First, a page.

Communication Milestones: 13 to 18 Months

These communication milestones cover hearing, speech, and language development in children.

Each child develops uniquely, even within the same family, and may meet certain milestones earlier or later than others. If your child does not meet many of the milestones within their age range, visit ASHA ProFind to find an ASHA-certified audiologist or speech-language pathologist (SLP) for an assessment.

What should my child be able to do?

  • Looks around when asked “where” questions—like “Where’s your blanket?”26, 20
  • Follows directions—like “Give me the ball,” “Hug the teddy bear,” “Come here,” or “Show me your nose.”42, 6, 20
  • Points to make requests, to comment, or to get information.6
  • Shakes head for “no” and nods head for “yes.”6, 19
  • Understands and uses words for common objects, some actions, and people in their lives.42, 43, 17, 26, 20
  • Identifies one or more body parts.42, 43, 41, 39
  • Uses gestures when excited, like clapping or giving a high-five, or when being silly, like sticking out their tongue or making funny faces.6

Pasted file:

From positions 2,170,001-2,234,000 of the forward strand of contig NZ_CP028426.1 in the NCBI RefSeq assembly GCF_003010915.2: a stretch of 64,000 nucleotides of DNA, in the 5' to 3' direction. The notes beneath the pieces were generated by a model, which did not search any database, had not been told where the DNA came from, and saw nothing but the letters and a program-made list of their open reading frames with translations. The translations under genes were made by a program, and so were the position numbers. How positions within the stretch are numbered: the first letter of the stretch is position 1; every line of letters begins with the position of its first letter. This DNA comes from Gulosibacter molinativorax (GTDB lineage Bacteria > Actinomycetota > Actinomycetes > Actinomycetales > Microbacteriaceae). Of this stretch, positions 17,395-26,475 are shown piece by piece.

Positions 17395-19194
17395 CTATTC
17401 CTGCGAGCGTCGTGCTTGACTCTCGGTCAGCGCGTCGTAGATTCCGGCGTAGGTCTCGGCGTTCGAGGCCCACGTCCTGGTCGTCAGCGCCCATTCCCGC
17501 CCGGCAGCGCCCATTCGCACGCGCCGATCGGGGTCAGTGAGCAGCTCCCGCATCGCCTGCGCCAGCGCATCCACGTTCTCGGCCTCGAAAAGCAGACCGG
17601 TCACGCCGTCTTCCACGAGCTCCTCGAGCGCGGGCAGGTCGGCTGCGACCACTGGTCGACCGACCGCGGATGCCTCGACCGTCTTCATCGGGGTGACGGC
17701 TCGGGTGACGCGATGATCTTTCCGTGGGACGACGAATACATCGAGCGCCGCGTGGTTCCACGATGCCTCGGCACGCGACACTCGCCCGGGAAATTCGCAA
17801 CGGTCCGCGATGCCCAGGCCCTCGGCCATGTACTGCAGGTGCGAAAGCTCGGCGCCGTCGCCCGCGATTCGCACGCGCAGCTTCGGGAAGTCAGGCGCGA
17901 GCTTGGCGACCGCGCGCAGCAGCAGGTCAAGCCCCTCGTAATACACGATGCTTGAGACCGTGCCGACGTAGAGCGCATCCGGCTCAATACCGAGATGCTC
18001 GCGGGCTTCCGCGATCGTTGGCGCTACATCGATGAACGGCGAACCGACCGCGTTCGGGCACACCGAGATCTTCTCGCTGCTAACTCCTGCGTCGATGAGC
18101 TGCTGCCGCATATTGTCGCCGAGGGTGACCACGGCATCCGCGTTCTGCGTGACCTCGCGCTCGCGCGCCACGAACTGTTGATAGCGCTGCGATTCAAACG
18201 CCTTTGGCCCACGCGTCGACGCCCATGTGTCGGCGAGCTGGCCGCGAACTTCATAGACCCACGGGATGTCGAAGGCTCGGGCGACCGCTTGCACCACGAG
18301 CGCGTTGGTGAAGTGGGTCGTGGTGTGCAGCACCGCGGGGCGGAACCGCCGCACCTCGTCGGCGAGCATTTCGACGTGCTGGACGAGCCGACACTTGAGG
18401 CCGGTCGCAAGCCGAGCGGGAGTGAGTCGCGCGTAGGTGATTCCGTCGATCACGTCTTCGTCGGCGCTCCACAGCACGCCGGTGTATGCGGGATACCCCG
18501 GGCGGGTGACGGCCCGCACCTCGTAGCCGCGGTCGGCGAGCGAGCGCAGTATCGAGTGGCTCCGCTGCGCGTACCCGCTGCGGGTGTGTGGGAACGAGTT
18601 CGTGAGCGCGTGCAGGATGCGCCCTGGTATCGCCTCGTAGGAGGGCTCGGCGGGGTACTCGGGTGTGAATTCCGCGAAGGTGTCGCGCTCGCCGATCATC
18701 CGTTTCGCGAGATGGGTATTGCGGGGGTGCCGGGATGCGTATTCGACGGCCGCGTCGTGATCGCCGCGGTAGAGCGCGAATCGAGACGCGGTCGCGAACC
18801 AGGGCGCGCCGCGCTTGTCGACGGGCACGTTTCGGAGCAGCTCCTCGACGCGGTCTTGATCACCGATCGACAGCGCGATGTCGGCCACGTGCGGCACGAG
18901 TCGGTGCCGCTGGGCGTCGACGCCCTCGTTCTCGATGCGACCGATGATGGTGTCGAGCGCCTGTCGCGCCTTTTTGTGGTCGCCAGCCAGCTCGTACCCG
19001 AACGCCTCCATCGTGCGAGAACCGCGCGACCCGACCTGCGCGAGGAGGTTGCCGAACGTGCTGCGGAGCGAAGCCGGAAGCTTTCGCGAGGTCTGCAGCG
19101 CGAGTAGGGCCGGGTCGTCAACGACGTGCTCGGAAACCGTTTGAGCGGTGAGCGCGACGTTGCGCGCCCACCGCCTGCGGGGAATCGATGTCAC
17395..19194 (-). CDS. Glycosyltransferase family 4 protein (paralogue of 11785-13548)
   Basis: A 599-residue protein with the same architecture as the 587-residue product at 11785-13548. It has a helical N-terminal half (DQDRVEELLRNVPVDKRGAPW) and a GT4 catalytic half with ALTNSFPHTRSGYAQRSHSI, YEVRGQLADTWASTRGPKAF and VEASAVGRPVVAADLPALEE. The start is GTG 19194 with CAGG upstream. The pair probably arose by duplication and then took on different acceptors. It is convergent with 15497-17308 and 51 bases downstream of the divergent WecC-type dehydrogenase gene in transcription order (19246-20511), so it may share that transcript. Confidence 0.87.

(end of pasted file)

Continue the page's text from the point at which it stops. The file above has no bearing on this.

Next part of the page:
• Uses a combination of long strings of sounds, syllables, and real words with speech-like inflection.22, 42

What can I do to help?

  • Talk about sounds around your house. Listen to the clock tick, and say “t-t-t.” Make car or plane sounds, like “v-v-v-v.”
  • Play with sounds at bath time. Blow bubbles, and make the sound “b-b-b-b.” Pop bubbles, and make a “p-p-p-p” sound.
  • Talk to your child as you do things and go places. For example, when taking a walk, point to and name what you see. Say things like, “I see a dog. The dog says ‘woof.’ This is a big dog. This dog is brown.”
  • Give your child two-step directions, like “Get the ball and put it in the box.”
  • Use short words and sentences that your child can repeat. Add to words your child says. For example, if they say car, you can say, “You're right! That is a big red car.”
  • Tell stories or read to your child every day. Try to find books with large pictures and a few words on each page. Talk about the pictures on each page or things you see around you.
  • Have your child point to pictures, body parts, or objects that you name.
  • Ask your child to name pictures. They may not answer at first. Just name the pictures for them. One day, they will surprise you by telling you the name.
  • Talk to your child in the languages you are most comfortable using. If your family is multilingual, give your child many chances to hear and practice your languages daily. Learning multiple languages will not cause speech or language problems.

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